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October 21st, 2012, 10:18 PM
George McGovern | 1922-2012

A Prairie Liberal, Trounced but Never Silenced

By DAVID E. ROSENBAUM (http://topics.nytimes.com/top/reference/timestopics/people/r/david_e_rosenbaum/index.html)

Published: October 21, 2012



George McGovern (http://topics.nytimes.com/top/reference/timestopics/people/m/george_s_mcgovern/index.html?inline=nyt-per), the United States senator who won the Democratic Party’s presidential nomination in 1972 as an opponent of the war in Vietnam and a champion of liberal causes, and who was then trounced by President Richard M. Nixon in the general election, died early Sunday in Sioux Falls, S.D. He was 90.

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His death was announced in a statement by his family. He had been moved to hospice care in recent days after being treated for several health problems in the last year. He had a home in Mitchell, S.D., where he had spent his formative years.
In a statement, President Obama called Mr. McGovern “a champion for peace” who was a “statesman of great conscience and conviction.”
To the liberal Democratic faithful, Mr. McGovern remained a standard-bearer well into his old age, writing and lecturing even as his name was routinely invoked by conservatives as synonymous with what they considered the failures of liberal politics.
He never retreated from those ideals, however, insisting on a strong, “progressive” federal government to protect the vulnerable and expand economic opportunity, while asserting that history would prove him correct in his opposing not only what he called “the tragically mistaken American war in Vietnam” but also the American invasions of Iraq and Afghanistan.
A slender, soft-spoken minister’s son newly elected to Congress — his father was a Republican — Mr. McGovern went to Washington as a 34-year-old former college history teacher and decorated bomber pilot in World War II (http://topics.nytimes.com/top/reference/timestopics/subjects/w/world_war_ii_/index.html?inline=nyt-classifier). He thought of himself as a son of the prairie as well, with a fittingly flat, somewhat nasal voice and a brand of politics traceable to the Midwestern progressivism of the late 19th century.
Elected to the Senate in 1962, Mr. McGovern left no special mark in his three terms, but he voted consistently in favor of civil rights and antipoverty bills, was instrumental in developing and expanding food stamp and nutrition programs, and helped lead opposition to the Vietnam War in the Senate.
The war was the cause he took into the 1972 election, one of the most lopsided in American history. Mr. McGovern carried only Massachusetts and the District of Columbia and won just 17 electoral votes to Nixon’s 520.
The campaign was the backdrop to the burglary at the Democratic Party headquarters in the Watergate Hotel in Washington and to the Nixon organization’s shady fund-raising practices and sabotage operations, later known as “dirty tricks,” which were not disclosed until after the election.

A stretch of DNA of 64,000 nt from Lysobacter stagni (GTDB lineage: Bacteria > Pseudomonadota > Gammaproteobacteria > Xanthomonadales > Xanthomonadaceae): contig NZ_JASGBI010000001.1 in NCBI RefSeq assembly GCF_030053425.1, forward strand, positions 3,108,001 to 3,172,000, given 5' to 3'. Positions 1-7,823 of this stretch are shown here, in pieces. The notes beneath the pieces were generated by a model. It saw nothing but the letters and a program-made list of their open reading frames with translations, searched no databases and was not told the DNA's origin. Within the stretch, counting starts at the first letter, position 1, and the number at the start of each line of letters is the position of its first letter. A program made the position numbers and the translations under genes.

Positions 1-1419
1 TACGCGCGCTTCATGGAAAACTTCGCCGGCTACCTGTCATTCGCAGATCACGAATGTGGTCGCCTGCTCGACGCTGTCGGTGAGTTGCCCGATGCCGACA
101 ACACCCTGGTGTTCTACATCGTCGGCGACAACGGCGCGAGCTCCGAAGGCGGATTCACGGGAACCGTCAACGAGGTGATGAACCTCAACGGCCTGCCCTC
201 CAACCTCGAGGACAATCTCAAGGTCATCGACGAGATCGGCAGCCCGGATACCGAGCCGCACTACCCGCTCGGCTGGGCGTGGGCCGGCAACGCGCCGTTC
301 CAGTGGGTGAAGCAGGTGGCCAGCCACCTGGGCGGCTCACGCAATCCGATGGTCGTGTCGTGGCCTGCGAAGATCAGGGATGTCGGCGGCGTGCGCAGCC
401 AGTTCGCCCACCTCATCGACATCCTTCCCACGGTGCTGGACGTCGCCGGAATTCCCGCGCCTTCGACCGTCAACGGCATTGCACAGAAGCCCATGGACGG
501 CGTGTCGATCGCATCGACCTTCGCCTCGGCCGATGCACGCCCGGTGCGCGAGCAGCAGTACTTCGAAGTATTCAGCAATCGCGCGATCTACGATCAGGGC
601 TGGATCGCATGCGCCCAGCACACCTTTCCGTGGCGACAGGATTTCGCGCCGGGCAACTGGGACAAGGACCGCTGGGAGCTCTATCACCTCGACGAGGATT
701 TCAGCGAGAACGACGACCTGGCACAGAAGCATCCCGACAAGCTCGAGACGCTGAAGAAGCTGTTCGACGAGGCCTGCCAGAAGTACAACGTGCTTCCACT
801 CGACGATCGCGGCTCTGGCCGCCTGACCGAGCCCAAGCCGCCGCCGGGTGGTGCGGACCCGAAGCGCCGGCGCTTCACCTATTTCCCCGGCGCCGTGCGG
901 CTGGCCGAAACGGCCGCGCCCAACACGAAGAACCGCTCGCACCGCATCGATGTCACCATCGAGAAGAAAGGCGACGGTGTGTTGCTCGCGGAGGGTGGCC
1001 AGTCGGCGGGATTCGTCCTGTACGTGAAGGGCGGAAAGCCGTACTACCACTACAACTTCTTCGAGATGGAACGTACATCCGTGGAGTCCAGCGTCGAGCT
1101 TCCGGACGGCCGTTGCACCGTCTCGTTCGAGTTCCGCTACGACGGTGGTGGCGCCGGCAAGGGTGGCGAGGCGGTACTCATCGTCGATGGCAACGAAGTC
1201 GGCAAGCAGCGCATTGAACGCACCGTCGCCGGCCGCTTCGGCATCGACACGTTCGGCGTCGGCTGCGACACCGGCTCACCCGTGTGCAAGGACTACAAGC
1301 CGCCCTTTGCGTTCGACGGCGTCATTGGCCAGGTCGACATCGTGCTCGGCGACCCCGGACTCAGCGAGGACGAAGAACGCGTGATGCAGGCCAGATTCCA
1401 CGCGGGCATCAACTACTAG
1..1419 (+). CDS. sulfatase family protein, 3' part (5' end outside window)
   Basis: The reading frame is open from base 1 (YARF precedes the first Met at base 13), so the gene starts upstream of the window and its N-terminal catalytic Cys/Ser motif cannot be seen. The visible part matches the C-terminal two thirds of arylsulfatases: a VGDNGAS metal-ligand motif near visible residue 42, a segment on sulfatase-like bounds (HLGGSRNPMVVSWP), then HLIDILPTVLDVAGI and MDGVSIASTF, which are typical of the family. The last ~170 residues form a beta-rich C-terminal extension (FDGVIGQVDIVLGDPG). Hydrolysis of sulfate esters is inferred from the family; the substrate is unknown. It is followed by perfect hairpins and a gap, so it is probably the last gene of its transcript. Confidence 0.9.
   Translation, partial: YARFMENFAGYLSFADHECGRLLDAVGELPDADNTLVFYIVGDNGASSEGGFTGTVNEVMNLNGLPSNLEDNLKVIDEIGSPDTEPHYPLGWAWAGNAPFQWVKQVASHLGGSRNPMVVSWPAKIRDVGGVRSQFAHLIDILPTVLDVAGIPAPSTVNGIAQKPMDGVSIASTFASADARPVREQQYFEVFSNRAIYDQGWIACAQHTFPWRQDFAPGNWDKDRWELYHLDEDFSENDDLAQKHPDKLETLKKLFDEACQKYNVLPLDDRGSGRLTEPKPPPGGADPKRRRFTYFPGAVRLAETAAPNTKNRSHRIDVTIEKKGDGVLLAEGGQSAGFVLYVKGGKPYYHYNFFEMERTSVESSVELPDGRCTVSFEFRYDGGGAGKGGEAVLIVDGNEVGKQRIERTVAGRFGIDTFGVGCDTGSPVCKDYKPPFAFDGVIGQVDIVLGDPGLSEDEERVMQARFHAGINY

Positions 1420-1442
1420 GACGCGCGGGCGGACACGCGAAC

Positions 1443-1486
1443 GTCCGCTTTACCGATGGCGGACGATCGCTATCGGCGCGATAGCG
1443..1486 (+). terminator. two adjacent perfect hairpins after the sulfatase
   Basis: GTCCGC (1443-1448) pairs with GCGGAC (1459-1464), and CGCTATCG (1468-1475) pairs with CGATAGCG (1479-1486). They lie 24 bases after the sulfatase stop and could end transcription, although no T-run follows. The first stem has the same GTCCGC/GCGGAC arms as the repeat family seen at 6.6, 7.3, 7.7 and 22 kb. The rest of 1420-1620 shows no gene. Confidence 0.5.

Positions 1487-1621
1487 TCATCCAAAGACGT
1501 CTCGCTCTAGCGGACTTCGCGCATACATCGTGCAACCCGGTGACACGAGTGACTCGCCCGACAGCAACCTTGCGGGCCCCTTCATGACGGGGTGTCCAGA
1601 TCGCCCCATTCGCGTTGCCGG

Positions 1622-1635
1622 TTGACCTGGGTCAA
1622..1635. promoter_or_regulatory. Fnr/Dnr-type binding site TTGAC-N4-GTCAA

The Republicans portrayed Mr. McGovern as a cowardly left-winger, a threat to the military and the free-market economy and someone outside the mainstream of American thought. Whether those charges were fair or not, Mr. McGovern never lived down the image of a liberal loser, and many Democrats long accused him of leading the party astray.
Mr. McGovern resented that characterization mightily. “I always thought of myself as a good old South Dakota boy who grew up here on the prairie,” he said in an interview for this obituary in 2005 in his home in Mitchell. “My dad was a Methodist minister. I went off to war. I have been married to the same woman forever. I’m what a normal, healthy, ideal American should be like.
“But we probably didn’t work enough on cultivating that image,” he added, referring to his presidential campaign organization. “We were more interested in ending the war in Vietnam and getting people out of poverty and being fair to women and minorities and saving the environment.
“It was an issue-oriented campaign, and we should have paid more attention to image.”
The 1972 Nomination
Mr. McGovern was 49 years old and in his second Senate term when he won the 1972 Democratic nomination, outdistancing a dozen or so other aspirants, including Senator Edmund S. Muskie of Maine, the early front-runner; former Vice President Hubert H. Humphrey, the nominee in 1968; and Gov. George C. Wallace of Alabama, a populist with a segregationist past who was gravely wounded in an assassination attempt in Maryland during the primaries.


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David E. Rosenbaum, a Washington correspondent for The New York Times, died in 2006. William McDonald contributed reporting.

This article has been revised to reflect the following correction:
Correction: October 21, 2012

An earlier version of this obituary misstated Mr. McGovern’s age when he won the Democratic Party’s presidential nomination in 1972. He was 49, not 50.

http://www.nytimes.com/2012/10/22/us/politics/george-mcgovern-a-democratic-presidential-nominee-and-liberal-stalwart-dies-at-90.html?hp&_r=0